The Myth of Multitasking…Don’t Drive Distracted!
Mobile phones are commonly used examples of distracted driving, as people use them each day. Today, newer vehicles are manufactured with a host of other potential distractions.
Roughly 53% of drivers in a recent study said that the manufacturer-integrated informational components, entertainment features, and hands-free capabilities are “safe.” This perception may partially be due to state laws that are focused on restricting mostly handheld usage and not hands-free devices. The problem is that all usage causes some degree of distraction to the brain…and multi-taking behind the wheel is not safe.
How “Not Safe” Is Distracted Driving?
The National Safety Council’s data for 2016 suggests that approximately 40,000 people died in motor vehicle crashes in 2016. These statistics reflect a 6% increase over 2015 and a sizable 14% increase over 2014. Over 4 million individuals incurred some type of injury that required medical attention.
Distracted driving is basically when you conduct any activity that reduces the attention you are focusing on driving and can include:
- Using mobile devices
- Eating and drinking
- Talking to others in the car
- Making adjustments to the sound, entertainment, or navigational systems
Some rather concerning data included that 64% of respondents felt comfortable speeding, and 47% were comfortable sending or receiving text messages behind the wheel. Texting is the riskiest of these distractions because the average time that a driver takes his or her eyes off of the road is a period of about five seconds.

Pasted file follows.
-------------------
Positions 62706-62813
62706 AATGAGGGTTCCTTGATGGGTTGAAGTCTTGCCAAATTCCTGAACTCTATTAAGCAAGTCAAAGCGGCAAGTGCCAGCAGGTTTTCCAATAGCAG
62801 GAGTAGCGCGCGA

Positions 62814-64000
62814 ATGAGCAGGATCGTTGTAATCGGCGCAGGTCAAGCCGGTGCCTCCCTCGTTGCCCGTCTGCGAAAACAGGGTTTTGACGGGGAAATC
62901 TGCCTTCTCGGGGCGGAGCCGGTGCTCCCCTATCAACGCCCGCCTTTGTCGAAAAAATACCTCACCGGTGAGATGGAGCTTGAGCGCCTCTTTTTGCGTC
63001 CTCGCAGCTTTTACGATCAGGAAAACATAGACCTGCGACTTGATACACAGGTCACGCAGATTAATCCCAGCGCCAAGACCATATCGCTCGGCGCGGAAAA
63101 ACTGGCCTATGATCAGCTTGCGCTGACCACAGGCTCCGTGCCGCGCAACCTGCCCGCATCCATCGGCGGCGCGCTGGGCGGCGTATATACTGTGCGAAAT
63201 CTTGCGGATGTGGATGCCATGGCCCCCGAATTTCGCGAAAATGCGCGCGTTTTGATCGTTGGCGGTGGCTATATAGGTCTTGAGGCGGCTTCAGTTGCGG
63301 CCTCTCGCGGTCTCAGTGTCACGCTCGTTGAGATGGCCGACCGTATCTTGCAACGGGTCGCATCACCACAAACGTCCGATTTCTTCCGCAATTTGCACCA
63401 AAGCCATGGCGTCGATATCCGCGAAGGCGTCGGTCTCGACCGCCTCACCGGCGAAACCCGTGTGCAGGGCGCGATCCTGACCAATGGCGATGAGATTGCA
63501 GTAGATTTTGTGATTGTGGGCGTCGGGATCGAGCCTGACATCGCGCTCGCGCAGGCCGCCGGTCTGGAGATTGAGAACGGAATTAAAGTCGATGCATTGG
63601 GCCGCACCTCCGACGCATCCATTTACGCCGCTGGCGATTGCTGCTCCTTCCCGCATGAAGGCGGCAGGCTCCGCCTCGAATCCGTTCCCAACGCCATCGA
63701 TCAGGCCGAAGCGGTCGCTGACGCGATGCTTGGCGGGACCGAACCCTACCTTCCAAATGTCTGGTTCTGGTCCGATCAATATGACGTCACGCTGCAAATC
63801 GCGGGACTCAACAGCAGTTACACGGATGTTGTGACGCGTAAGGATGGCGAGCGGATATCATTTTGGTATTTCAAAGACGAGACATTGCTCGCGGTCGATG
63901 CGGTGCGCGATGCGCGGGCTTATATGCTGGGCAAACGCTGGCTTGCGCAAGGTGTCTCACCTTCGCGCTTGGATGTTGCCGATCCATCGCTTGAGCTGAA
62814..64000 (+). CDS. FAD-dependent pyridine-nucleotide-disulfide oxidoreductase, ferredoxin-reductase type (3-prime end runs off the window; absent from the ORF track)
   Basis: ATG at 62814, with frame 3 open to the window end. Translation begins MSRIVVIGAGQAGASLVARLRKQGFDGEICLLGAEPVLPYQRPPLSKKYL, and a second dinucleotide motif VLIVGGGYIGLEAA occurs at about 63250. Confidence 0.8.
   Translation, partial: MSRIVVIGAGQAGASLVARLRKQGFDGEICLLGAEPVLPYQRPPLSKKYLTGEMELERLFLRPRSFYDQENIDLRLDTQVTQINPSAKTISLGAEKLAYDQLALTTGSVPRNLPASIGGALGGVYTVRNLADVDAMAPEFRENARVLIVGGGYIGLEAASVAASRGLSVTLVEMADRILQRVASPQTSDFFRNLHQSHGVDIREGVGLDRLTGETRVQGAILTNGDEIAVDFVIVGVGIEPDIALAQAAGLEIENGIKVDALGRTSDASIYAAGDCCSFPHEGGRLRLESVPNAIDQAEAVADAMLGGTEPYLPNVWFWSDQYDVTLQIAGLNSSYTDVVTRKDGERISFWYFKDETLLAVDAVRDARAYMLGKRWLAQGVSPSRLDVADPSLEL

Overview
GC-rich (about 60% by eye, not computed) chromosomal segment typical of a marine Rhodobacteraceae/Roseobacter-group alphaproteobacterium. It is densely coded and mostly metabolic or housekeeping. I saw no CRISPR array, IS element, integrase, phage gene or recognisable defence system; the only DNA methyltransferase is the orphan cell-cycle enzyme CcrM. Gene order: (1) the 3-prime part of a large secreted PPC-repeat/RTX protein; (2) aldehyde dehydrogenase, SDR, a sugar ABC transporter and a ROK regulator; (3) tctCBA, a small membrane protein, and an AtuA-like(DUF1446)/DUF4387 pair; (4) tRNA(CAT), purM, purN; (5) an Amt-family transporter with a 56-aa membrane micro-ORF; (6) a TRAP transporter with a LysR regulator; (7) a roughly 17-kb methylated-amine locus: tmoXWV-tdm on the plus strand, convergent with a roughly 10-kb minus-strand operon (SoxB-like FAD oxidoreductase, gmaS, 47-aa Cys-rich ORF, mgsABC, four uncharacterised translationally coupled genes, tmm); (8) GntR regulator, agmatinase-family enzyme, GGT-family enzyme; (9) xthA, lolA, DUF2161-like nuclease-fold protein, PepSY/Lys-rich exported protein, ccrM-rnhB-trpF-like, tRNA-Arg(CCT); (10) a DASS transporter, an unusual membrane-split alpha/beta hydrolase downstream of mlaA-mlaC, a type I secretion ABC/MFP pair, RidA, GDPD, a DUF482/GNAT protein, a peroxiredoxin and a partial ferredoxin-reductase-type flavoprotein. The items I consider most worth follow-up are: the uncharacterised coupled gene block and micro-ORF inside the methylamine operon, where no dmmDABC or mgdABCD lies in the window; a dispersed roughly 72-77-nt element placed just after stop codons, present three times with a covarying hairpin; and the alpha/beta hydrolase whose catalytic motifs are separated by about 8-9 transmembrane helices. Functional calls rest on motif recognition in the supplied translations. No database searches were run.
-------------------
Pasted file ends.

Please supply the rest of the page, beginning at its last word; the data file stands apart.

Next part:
Studies show that during the daytime, over 600,000 drivers are using mobile devices while driving at a given time, which equates to widespread potential for problems.
Teen Drivers…and Distractions
Teenagers are the most likely to have a fatal traffic accident while distracted. Teens should discuss this problem with their friends to encourage and remind others of the dangers of distracted driving. Families can have members sign a pledge to no longer drive while distracted. Educators and employers can also be involved in promoting awareness about the dangers of these distractions.
Oklahoma Motor Vehicle Laws on Texting
Oklahoma has been expanding state laws regarding distracted driving in efforts to have drivers devote their complete attention to driving. The law makes it illegal to operate a vehicle while typing, reading, or sending text messages with an electronic communication device. Operating is defined as being either in motion or stationary (at lights or in traffic) upon roads or highways. In addition, local municipal entities may create and enforce their own laws regarding such conduct.
Law Firm for Accident Victims in Oklahoma County
Distracted driving is becoming a major factor in automobile accidents. The lawyers at Car Accident Help hold negligent drivers responsible for the injuries that they cause by representing Oklahoma injury victims. Our clients recognize our commitment to obtaining rightful compensation for medical bills, time off of work, pain and suffering, and more. Contact the office at (405)-285-HELP  for a free consultation today.
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